The Principles of Microeconomics course was developed through the Ohio Department of Higher Education OER Innovation Grant. This work was completed and the course was posted in December 2019. The course is part of the Ohio Transfer Assurance Guides and is also named OSS004. For more information about credit transfer between Ohio colleges and universities, please visit: www.ohiohighered.org/transfer.Content ContributorsKen Fah Ohio Dominican UniversityJohn Fiske Ohio Dominican UniversityJoe Nowakowski Muskingum UniversityLibrarianNathan Wolfe Kenyon CollegeReview TeamMolly Cooper Ohio State University Subbu Kumarappan Ohio State University ATI
This lesson discusses why and how consumers make certain choices. Based on standard neoclassical theory, students are introduced to the concept of utility, budget constraints, and indifference curves. Given market prices and utility information, students will understand the implicit thought processes that lead to total utility maximization. In cases when individual behaviors do not adhere to the predictions of standard economic theory, the lesson employs behavioral economics to explain how and when consumer choices might be different under certain conditions including limited information, psychological pricing, bounded rationality, nudges, and loss aversion.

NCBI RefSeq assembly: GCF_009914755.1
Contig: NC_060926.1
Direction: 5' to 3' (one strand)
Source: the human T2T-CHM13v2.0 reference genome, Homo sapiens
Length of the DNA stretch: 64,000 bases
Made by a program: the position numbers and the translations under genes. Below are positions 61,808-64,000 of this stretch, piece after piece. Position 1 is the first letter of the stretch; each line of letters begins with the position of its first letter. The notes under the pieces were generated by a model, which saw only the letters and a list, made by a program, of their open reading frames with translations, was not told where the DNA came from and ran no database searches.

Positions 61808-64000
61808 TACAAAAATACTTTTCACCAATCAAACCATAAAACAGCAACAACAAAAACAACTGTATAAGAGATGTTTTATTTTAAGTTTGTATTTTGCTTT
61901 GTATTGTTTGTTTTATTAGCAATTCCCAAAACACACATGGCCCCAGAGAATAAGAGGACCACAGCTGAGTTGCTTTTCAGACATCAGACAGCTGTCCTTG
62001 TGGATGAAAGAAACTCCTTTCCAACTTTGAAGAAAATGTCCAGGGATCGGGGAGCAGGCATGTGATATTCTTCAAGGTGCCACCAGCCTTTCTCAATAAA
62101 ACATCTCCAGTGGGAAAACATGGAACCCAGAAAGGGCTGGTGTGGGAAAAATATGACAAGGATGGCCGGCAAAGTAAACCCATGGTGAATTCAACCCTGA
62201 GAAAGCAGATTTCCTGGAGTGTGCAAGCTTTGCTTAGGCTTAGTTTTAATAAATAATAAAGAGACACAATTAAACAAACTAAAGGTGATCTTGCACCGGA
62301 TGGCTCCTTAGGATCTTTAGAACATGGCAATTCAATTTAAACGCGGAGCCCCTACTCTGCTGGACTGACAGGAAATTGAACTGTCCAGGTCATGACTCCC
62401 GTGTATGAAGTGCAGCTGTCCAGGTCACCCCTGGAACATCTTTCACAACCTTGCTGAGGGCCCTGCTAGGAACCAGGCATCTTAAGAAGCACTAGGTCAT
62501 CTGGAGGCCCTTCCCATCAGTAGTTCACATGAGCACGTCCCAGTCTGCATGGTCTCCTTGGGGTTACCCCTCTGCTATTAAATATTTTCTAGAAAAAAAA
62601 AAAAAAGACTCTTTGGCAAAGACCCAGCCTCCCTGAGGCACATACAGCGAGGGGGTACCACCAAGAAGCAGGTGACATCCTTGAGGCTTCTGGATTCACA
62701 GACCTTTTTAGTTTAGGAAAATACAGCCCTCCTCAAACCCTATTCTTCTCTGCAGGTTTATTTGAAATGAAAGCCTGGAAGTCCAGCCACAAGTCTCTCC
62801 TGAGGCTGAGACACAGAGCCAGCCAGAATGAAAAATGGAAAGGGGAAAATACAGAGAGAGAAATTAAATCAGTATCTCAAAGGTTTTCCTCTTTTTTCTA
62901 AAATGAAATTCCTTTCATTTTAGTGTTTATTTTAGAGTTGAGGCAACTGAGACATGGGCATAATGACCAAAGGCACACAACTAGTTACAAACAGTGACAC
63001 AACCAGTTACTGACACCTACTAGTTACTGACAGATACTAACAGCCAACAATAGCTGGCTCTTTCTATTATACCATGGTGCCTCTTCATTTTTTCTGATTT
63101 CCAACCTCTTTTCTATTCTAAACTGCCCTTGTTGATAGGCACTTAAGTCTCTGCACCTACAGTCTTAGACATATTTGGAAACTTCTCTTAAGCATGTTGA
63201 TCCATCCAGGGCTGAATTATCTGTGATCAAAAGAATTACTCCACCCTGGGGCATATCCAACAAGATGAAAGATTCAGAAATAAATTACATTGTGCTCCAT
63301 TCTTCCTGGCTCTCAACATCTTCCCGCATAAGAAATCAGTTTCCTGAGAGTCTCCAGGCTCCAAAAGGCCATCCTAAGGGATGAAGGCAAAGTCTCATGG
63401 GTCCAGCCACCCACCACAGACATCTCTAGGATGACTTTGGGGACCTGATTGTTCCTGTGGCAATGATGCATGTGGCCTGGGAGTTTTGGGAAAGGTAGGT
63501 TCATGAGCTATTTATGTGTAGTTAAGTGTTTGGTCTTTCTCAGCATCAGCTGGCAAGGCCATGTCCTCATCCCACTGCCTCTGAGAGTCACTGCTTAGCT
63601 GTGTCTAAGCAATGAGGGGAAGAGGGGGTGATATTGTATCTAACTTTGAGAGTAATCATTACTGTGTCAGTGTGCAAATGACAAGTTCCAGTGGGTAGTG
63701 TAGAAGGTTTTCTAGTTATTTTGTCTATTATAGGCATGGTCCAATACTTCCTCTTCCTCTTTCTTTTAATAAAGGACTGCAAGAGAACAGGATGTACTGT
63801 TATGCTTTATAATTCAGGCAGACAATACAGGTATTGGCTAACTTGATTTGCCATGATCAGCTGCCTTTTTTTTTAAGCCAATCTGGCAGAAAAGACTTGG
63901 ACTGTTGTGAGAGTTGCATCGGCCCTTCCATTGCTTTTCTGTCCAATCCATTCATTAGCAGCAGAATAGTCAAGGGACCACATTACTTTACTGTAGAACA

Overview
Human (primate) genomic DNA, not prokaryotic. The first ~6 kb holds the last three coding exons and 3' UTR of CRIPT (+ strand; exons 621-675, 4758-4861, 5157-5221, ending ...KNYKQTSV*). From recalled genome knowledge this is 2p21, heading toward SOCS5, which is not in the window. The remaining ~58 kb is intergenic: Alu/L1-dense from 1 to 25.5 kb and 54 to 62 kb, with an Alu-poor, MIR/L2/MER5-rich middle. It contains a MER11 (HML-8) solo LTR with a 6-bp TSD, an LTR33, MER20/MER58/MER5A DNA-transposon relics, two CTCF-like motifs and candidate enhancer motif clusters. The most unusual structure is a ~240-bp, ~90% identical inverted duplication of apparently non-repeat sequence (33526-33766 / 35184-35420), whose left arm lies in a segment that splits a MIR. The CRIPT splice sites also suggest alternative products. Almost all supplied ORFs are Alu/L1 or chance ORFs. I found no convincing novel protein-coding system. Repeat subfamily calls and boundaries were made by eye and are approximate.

In this topic, students will be introduced to the concept of elasticity. They’ll learn about price elasticity of demand and price elasticity of supply, about their determinants and how to calculate it. They’ll be introduced to some applications of price elasticity. They’ll also learn about two other important elasticity measures, cross-price elasticity and income elasticity.
This topic introduces key concepts that form the foundation of much of microeconomic analysis. The material ranges from a discussion of model-building as a way to simplify complex relationships among economic variables to definitions and descriptions of key concepts such as scarcity, efficiency and inefficiency, opportunity cost, comparative advantage and the gains from trade.